I really believe too that having someone in your life with a chronic illness makes you look at everyone else differently: you tend to look a bit deeper and see past the obvious. I try to be a kinder person since my son’s diagnosis and I see this too in how the rest of my family interacts with other people.
4. Have you adjusted the way you cook for the family at all?
We have access to a great dietitian who told me not to rush out and buy all the diabetes cookbooks. I ignored her, bought them and have hardly looked at them! We basically eat the same, but a healthier version. I bake and make lots of snacks and have found I can cut out so much of the sugar but cakes and biscuits still taste great.
My son has grown 10 cms in less than a year so he and his two,very tall, brothers take a lot of filling! I try to stock the cupboards with healthy options and we talk about how foods can be low or high GI and the impact of that.
In amongst all this, I am very mindful that my son is a normal teenager. There are times when he goes out with his friends to hang out or play sport and I don’t see him for the whole day. He manages really well and eats just like every other teenage boy on those days.
5. What is the best advice you would give to the family of a newly diagnosed person?
Be gentle on yourself and take it easy. Find a couple of people you can talk to and confide in. I’ve got less friends than I had but those I have were there for me through the early days and now I feel lucky, as I know who I can count on.
Avoid the people who like to tell you scary stories. Sometimes people have no filter between their brain and their mouth. I try not to blame them but I do not seek out their company.
Don’t get too excited every time a cure is announced. Staying positive for the future is important but I’ve lost count of how many cures have been announced in the last two years.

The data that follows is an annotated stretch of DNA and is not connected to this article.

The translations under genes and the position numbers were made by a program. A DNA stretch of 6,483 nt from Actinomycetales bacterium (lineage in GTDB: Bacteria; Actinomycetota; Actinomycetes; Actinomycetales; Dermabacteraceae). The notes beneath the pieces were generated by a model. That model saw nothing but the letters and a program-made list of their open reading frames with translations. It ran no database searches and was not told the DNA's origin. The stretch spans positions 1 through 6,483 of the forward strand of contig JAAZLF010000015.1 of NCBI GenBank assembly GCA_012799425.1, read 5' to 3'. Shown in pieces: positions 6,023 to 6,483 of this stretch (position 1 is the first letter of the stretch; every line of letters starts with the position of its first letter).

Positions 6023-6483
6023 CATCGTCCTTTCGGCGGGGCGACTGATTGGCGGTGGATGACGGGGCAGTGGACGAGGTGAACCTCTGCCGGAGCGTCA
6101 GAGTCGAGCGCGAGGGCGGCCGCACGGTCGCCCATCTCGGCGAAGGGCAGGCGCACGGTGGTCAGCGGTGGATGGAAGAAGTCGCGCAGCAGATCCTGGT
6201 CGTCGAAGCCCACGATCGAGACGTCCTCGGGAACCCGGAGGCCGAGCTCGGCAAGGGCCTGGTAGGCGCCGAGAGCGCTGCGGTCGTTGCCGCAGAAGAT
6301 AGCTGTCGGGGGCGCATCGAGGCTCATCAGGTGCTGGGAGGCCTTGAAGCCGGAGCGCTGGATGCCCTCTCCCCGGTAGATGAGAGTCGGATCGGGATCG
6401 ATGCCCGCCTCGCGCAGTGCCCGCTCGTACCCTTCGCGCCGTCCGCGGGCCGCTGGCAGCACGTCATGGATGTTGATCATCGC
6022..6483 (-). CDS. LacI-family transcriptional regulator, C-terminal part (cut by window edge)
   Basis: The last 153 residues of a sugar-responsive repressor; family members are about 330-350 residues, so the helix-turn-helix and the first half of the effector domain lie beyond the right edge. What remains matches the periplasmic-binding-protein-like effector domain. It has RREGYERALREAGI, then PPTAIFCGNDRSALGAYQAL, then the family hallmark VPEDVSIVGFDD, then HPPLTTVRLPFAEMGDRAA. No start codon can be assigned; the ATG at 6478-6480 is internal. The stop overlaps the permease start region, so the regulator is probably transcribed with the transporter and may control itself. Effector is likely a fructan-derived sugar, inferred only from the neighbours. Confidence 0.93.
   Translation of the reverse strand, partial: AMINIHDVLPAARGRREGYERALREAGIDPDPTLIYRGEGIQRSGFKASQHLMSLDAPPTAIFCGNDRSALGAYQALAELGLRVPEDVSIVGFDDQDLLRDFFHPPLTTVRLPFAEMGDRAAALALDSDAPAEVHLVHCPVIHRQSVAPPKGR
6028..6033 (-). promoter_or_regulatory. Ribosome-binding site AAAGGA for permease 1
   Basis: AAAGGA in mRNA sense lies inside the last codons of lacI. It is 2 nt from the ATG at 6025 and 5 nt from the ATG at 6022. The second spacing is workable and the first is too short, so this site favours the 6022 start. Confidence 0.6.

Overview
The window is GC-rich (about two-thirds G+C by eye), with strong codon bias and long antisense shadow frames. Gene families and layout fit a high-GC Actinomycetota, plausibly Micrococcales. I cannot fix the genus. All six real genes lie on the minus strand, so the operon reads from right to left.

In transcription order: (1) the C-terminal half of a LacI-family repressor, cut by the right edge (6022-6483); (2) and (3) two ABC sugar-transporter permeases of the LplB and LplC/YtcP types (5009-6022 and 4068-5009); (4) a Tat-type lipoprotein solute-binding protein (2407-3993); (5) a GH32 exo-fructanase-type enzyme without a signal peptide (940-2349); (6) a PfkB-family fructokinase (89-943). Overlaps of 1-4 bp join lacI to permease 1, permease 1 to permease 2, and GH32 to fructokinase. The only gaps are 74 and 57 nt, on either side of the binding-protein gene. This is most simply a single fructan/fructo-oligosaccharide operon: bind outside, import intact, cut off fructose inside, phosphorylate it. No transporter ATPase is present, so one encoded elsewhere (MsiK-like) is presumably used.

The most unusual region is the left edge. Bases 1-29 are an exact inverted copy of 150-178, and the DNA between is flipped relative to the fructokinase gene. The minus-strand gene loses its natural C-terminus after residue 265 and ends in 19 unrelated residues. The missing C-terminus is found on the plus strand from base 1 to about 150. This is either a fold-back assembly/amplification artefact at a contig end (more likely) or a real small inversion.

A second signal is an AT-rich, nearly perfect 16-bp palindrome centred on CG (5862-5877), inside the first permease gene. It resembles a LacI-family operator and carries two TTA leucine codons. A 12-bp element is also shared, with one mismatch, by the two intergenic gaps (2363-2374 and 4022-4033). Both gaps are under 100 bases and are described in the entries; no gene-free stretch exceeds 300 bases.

Exercise is a great stress reliever. I go for walks a few days a week and find I feel so much better.
Be pro-active in getting your child’s school to do the right thing. I was afraid of being a ‘helicopter parent’ initially but now I am much more direct. It only takes one scary incident and you find your inner strength. Don’t mess with the mum of a child with Type 1 diabetes!
6. How has the Internet helped you?
I avoided the internet for most of the first year as there are so many scary stories out there. Once I had more of an understanding of how my son was doing and the basics of diabetes management, I jumped in again and found I was more drawn to blogs and more recently to twitter.
I made the decision to start my own blog in May 2015. It’s my therapy as, in my day to day life, I don’t talk about diabetes very much at all. I know there are people in the Diabetes Online Community who get what I’m saying and I get a lot of information and even a few laughs from this lovely group of individuals. I feel like I have found my tribe.
Learn more about raising a child with diabetes by following Mum of Type One’s fascinating blog or stay connected through twitter